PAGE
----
- #1

TubbaBlubba

## Homework Statement

We consider a pendulum of length L hanging along the z-axis with a mass (taken to be unity) at the end, attached to an arm of length R free to rotate about the z-axis but restricted to the xy-plane. The system is completely described by the angle of the pendulum rod with respect to the z-axis (theta), and the angle between the arm with respect to the x-axis (phi), and their velocities.

The objective is to derive the mass' equations of motion when subject to gravity and I'd prefer to use Lagrangian formalism; my problem in doing this is specifically is coupling the angular velocity vectors to reduce degrees of freedom (the angle phi disappears). I have spent a completely absurd amount of time on this that I really need for other things, attacking the problem in any number of ways.

## Homework Equations

The most important quantities appear to be the angular momentum about the z-axis, which is given by:

##A_z = \dot{\phi}(R^2 + L^2\sin^2\theta) + \dot{\theta}RL\cos\theta##, and the velocity squared:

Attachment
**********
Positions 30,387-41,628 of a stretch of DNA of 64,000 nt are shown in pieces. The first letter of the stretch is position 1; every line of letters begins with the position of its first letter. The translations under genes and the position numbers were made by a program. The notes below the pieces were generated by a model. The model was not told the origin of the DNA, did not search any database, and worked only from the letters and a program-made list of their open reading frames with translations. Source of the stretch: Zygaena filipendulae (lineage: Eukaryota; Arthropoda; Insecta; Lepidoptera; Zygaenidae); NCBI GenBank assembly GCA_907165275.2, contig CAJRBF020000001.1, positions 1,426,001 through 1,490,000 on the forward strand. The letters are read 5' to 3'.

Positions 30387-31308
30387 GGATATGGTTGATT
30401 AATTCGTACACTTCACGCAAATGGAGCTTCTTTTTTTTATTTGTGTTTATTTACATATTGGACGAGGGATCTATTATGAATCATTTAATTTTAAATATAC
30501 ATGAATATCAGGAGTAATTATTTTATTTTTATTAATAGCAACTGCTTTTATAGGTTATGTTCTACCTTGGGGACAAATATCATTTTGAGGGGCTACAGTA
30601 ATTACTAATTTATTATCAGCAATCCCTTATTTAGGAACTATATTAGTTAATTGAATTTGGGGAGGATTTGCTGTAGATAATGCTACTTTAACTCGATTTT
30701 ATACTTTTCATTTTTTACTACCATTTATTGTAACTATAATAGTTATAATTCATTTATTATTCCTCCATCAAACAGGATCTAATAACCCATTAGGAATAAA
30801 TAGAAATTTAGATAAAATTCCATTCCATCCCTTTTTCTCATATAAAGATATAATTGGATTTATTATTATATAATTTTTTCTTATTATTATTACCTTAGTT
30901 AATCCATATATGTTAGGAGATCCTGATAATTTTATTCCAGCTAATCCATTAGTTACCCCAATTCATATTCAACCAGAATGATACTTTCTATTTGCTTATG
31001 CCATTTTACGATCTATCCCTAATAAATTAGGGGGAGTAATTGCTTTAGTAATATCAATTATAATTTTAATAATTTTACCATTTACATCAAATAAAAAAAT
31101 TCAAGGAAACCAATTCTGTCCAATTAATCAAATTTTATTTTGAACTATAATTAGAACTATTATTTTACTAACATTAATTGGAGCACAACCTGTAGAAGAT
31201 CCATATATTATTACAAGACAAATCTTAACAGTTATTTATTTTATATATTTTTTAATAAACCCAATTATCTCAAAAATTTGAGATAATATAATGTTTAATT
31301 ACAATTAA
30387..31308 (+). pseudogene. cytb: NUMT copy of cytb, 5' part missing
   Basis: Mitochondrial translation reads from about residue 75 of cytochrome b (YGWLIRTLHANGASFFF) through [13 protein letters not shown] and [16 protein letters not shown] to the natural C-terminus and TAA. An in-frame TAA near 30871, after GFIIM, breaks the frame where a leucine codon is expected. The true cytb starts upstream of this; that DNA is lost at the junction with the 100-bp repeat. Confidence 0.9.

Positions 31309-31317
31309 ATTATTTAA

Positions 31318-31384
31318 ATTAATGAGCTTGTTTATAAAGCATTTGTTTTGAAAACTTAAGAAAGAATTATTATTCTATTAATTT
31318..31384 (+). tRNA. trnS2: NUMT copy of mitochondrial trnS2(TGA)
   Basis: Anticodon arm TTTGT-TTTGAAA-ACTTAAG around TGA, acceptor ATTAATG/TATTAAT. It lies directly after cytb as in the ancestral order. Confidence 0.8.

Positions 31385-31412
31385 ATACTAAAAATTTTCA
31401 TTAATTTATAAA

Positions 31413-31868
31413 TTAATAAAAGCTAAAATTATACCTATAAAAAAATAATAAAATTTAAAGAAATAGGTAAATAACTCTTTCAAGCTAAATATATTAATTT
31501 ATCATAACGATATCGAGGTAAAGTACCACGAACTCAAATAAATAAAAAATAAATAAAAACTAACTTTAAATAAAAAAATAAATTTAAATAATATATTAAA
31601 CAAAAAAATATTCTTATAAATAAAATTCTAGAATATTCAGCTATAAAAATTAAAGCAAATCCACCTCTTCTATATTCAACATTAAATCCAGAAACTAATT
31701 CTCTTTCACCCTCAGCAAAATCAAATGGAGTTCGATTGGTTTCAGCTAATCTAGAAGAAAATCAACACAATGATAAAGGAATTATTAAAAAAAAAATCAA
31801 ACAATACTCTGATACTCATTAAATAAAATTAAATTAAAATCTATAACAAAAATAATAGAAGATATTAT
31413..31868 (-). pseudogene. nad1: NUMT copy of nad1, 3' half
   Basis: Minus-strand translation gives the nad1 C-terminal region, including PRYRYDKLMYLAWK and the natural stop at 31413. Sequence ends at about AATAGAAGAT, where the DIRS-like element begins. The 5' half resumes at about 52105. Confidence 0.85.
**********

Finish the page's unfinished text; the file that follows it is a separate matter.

##v^2 = \dot{\phi^2}(R^2 + L^2\sin^2\theta) + \dot{\phi}\dot{\theta}RL\cos\theta + \dot{\theta^2}L^2##

(Both of these I have painstakingly derived using cartesian coordinates and confirmed in various other ways).

## The Attempt at a Solution

The equations are nice and neat and precisely what you would expect, but solving the Euler-Lagrange equations is impossible if we cannot differentiate ##\dot{φ}##. The line of reasoning that has made the most sense to me so far is this: Any acceleration in the "theta direction" should by geometric argument cause an acceleration ##\ddot{\theta}(L/R)\cos\theta## in the phi direction, and the centripetal acceleration perpendicular to the z-axis (i.e. the force conserving angular momentum) an acceleration ##-\dot{\theta^2}(L/R)\sin\theta##, giving us ##\ddot{\phi} = \frac{L}{R}(\ddot{\theta}\cos\theta - \dot{\theta^2}\sin\theta)##, with the merciful solution ##\dot{\phi} = \frac{L}{R}(\dot{\theta}\cos\theta) + C##. While the EoM looked pretty sensible, solving it using these results resulted in one among many utter abominations. My basic test is just to "shut off" gravity and see if conserved quantities are conserved, which none of my attempts have passed so far.

What am I missing? I'm sure it's something relatively elementary and that there is a much simpler way of solving this (Total angular momentum?). I have done every single differentiation of every single quantity I have been able to think of (to exaggerate slightly), but nothing really works. Or is this reasoning correct? (In that case, it could be a mistake in my solution of the EL equations or my implementation.).

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